Overall, Strom is critical of the lack of a governing regime - a coalition of political leadership and capital that could formulate a workable development strategy for Berlin (pp. 226-229). As she points out, the relationship of a governing regime is more necessary for the residents of Berlin than it is for the capitalist investors, and she shows how different Berlin is from most American cities (those which she is also familiar, and presumably her intended audience) where capitalists make use of political alliances to guarantee predictable land use regulations and, therefore, property values. In the case of Berlin, investors have not needed such a regime, and have operated rather well without it (pp. 235-237). In the case of Daimler and Sony, corporations were able to acquire land that was not under a Bezirk per se and force through their own visions for what was, in a newly unified Berlin, suddenly prime real estate. In both cases, the corporate buildings were criticized for their architecture, but both corporations built anyway with only minor changes to the buildings. What the lack of such a regime has meant, according to Strom, is the development of a city that its planners imagine "will house cultured professionals, exclusive shops, major business headquarters and a big airport with direct flights to major cities" (p. 238). She continues, however, "In these efforts, the majority of Berliners, who are losing their industrial or public sector jobs and find it difficult to hold on to their subsidized apartments, play no role" (p. 239). Her call at the end is for a more inclusive development scheme.
It is hard to find fault with this basic concept, and certainly capital investors have acted rather imperiously in forcing their own visions onto Berlin. One would like to see, however, the important empirical work displayed in the book as well as her conclusions take more into account the role of the debate over history in Berlin. Strom does mention this in her conclusion, writing "The debates in the city, and the city's use of its authority, have been found largely on the symbolic level, attempting to regulate what the city should look like. They have imbued the aesthetic with tremendous power, assuming a city that looks democratic will remain democratic, or that re-creating the style of a better time will bring on a better time. At a time when control of the city's economic and political resources is becoming less indigenous, leaders frame this as a battle for the real, the authentic Berlin. Their "authentic" Berlin, of course, is really the Berlin of a very specific era, the decades around the turn of the last century, when Berlin was no longer provincial, but not yet politically suspect. This Berlin remains eternal, embedded in the psyche of its planners" (p. 238). Throughout her argument, one could get the sense that the historical arguments are lurking at the periphery, behind much more important issues of capital investment.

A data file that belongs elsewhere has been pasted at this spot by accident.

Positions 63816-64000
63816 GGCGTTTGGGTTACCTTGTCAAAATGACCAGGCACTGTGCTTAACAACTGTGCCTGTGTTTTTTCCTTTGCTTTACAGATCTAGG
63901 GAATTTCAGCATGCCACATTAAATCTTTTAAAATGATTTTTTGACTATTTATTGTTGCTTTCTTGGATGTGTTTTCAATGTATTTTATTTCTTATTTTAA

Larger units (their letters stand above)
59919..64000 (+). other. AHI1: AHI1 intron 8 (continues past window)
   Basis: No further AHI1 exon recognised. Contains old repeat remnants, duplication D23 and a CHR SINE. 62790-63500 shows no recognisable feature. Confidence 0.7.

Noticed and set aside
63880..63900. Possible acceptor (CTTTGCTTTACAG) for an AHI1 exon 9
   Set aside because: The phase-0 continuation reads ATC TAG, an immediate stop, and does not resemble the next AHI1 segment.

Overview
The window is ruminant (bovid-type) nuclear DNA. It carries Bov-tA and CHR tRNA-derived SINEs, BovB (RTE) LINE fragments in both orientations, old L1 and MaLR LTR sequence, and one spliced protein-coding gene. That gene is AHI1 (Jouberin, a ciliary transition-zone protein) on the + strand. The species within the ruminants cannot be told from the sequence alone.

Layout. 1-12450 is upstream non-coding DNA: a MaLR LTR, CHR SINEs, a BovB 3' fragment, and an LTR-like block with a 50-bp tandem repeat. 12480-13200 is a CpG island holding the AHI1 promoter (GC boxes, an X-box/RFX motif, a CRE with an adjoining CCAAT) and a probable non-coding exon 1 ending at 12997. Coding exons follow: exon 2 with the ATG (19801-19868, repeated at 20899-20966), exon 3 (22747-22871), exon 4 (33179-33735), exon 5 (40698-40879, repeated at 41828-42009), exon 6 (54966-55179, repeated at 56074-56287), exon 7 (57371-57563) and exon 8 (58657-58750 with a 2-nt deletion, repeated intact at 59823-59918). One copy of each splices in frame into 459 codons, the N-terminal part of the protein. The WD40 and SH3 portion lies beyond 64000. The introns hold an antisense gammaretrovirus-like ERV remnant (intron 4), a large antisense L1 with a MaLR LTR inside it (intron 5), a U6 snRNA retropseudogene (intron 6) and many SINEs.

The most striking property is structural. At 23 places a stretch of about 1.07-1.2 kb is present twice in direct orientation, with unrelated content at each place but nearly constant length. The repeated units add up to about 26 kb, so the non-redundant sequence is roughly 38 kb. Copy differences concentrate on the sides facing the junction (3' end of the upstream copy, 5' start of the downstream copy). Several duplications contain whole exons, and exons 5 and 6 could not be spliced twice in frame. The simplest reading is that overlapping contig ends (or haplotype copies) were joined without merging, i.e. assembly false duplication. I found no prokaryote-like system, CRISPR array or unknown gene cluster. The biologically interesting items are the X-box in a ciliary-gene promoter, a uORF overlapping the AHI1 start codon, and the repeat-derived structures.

In reality, the city is a symbol--for better or worse--precisely because of its history. This was the capital of Germany between 1871 and 1945, and later of the East German Government. History and the use of history has very important consequences for capital investment and postsocialist restructuring. Perhaps more could be said about the connection that some ossies feel exists between the infusion of capital from the west as part of an overall ideology of capitalist victory in the cold war. From this perspective, one might see Berlin as a city once again occupied after a war, only this time it is occupied by global capital after the "loss" in the Cold War. That ideology permeated the West's treatment of East Germany. And, of course, there is the issue of how to commemorate and remember the Nazi regime and the Second World War. This period in history is fraught with difficulty, and explains a great deal about why Berliners might "imbue the aesthetic with tremendous power." Finally, the book contains some helpful photographs to assist in visualizing Strom's key three case studies; however a map of Berlin--and in particular, the old city (Altstadt) that lays at the center of much of the controversy--would be helpful to her argument.
Overall, Strom's work is necessarily a work in progress, for her topic itself--the ongoing construction of Berlin--is a work in progress. Having said this, this book is a necessary book to have at this time, for we have seen a decade of Berlin's transformation, and Strom's attention to the planning and investment issues occurring within this restructuring are a necessary addition to the numerous books on the commemorative issues occurring in Berlin. Strom captures the key themes that have come together in a rather unique city going through a rather unique period in its history. In sum, the book is a very helpful volume in assessing the current state of urban planning in Berlin, and offers a number of useful insights into the inflow of capital into the city, and its effects upon the environs, opening up a number of new possibilities for further research.
. Of interest are Brian Ladd, The Ghosts of Berlin: Confronting German History in the Urban Landscape [Editor's note. see the author's H-Urban review of The Ghosts of Berlin at http://www2.h-net.msu.edu/reviews/showrev.cgi?path=3204889475323]; Alexandra Richie, Faust's Metropolis: A History of Berlin; and Michael Wise, Capital Dilemma: Germany's Search for a New Architecture of Democracy.
. Stephen Kinzer, "Guenter Grass, Germany's Last Heretic," New York Times on the Web, http://www.nytimes.com/books/99/12/19/specials/grass-heretic.html
. See in particular Chapter 6.
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Erik C. Maiershofer. Review of Strom, Elizabeth A., Building the New Berlin: The Politics of Urban Development in Germany's Capital City.
H-Urban, H-Net Reviews.
Copyright © 2001 by H-Net, all rights reserved. H-Net permits the redistribution and reprinting of this work for nonprofit, educational purposes, with full and accurate attribution to the author, web location, date of publication, originating list, and H-Net: Humanities & Social Sciences Online. For any other proposed use, contact the Reviews editorial staff at email@example.com.